Good luck/bad luck. Some things are just out of your control. But as a true Irish lass I believe you can make your own luck. There is a famous quote by Samuel Goldwyn that goes, “The harder I work, the luckier I get.”
Sometimes it’s easy to look other at other people who seemingly have it all and turn that Irish color: green with envy. “Why are they so lucky? Why is their life so much better than mine?” you think. My high school teacher once wrote on the board “jealousy” and then circled the word “lousy” because he said it was such a lousy human defect.
Confession: When I first started going to the gym I was a bit of a player hater. I’d see a really fit women in a cute yoga outfit and sometimes think, “Oh shut up!” as though her whole persona were saying, “Ha ha, I’m better than you.” And then I’d think, “You’re so lucky! You probably never had kids! You probably love to eat tofu and salad all day! You must have some serious skinny genes to fit into those skinny jeans!”
When I think to the times in my life I’ve felt jealous of other people I realize that my envy had nothing to do with that other person but it did have everything to do with my own fears. Fear that I was not capable of achieving my long term goals. Fear that I would never measure up. Fear that my best would always be lacking.
The only way I’ve ever been able to conquer fears was to confront them. Once I started taking ownership of my health my fears began to dissolve. Ok, I can do this. And I discovered all those things I had been telling myself were lies:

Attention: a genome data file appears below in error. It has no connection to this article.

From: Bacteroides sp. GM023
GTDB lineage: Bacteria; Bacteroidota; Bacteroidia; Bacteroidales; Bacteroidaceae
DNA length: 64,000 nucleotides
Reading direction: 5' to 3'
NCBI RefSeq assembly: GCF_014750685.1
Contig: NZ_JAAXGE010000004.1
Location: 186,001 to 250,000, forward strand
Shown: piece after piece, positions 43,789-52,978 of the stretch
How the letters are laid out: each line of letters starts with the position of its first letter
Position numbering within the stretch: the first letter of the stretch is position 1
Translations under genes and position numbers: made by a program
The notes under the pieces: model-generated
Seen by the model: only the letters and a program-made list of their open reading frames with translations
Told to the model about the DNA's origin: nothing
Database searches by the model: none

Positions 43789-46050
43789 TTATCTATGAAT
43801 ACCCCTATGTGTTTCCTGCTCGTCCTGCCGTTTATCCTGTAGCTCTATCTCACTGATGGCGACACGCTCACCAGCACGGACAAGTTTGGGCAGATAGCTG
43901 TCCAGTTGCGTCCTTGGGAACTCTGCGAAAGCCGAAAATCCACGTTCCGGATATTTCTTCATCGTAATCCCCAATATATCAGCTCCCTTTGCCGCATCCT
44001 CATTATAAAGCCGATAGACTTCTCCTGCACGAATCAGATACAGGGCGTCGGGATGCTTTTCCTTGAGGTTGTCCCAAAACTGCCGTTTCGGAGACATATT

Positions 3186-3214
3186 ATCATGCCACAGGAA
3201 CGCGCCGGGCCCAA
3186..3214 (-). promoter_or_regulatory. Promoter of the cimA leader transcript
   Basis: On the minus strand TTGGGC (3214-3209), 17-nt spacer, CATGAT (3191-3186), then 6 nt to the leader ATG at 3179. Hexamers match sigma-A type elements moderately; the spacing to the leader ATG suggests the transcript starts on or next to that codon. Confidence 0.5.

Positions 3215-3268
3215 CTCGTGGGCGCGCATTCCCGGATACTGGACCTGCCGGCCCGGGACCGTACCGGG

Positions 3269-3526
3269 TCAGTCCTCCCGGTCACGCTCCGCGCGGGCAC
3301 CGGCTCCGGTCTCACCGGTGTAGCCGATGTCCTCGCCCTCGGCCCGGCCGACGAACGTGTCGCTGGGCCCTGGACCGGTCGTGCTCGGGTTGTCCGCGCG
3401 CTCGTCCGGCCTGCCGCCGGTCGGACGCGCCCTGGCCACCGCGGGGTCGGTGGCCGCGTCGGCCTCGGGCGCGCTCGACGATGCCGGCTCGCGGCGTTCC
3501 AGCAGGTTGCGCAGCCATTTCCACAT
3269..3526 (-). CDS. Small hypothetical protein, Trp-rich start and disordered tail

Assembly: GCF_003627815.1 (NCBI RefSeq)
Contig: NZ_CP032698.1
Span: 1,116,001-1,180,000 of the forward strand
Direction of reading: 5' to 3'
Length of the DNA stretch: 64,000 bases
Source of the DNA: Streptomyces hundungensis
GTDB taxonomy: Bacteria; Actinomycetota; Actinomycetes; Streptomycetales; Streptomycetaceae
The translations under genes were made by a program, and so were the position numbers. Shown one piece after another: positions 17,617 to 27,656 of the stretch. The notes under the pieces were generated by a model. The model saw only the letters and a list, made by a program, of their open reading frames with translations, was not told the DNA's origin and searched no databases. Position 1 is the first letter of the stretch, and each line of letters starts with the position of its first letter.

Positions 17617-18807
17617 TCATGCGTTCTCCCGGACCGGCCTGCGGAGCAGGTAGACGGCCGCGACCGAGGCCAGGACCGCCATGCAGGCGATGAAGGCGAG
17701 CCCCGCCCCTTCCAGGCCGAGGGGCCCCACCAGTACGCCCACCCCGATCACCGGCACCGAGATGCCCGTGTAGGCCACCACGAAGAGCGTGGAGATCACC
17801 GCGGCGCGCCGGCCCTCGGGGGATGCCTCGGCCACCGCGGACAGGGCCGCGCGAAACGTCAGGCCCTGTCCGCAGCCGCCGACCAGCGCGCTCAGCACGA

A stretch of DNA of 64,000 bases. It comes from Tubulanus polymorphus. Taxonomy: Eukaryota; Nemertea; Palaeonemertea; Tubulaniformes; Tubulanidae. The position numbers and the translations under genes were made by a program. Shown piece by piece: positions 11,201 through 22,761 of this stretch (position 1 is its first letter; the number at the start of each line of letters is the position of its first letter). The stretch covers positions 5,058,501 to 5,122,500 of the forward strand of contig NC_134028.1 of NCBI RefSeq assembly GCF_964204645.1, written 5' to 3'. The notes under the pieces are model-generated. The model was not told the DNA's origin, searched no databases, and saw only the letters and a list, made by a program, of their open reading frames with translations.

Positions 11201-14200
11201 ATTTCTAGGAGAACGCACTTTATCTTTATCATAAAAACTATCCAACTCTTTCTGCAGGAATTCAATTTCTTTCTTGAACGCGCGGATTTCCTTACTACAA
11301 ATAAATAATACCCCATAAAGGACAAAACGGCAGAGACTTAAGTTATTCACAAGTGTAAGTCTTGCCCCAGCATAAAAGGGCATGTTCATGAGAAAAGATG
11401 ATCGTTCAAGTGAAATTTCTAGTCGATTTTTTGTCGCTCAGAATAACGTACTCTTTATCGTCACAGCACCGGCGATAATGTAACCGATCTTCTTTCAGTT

- That woman on the treadmill with the great body? Yeah, she has four kids.
- The woman pumping iron loves Cap’n Crunch not salad. But she chooses to eat salad anyway because it makes her body work better than sugary cereal.
- The gal in the yoga pants? Her genetics might be luckier than mine in that when she carries extra weight she goes up a bra size and when I gain weight I look pregnant, but if you think people were genetically engineered to be obese try telling it to a caveman.
Here’s another truth: No one ever said to me, “Ha ha, I’m better than you.” No one ever laughed at me. (Well, except the time I knocked myself in the head with a cable, but let’s face it, that was pretty damn funny.) All those women made their own luck and they worked at it every day.
And the harder I worked the luckier I became, because the other women starting giving me tips on how to balance exercise with family, how to make clean eating taste dirty and tasty, how to trick your body to push through a plateau. Now I’m lucky enough to call them my friends.
On this St. Patrick’s Day I wish you the best of luck pushing past your fears and finding your own pot of gold, whatever that may mean to you.
May the wind always be at your back.
May the sun shine warm upon your face,
and rains fall soft upon your fields.
And until we meet again,
May God hold you in the palm of His hand.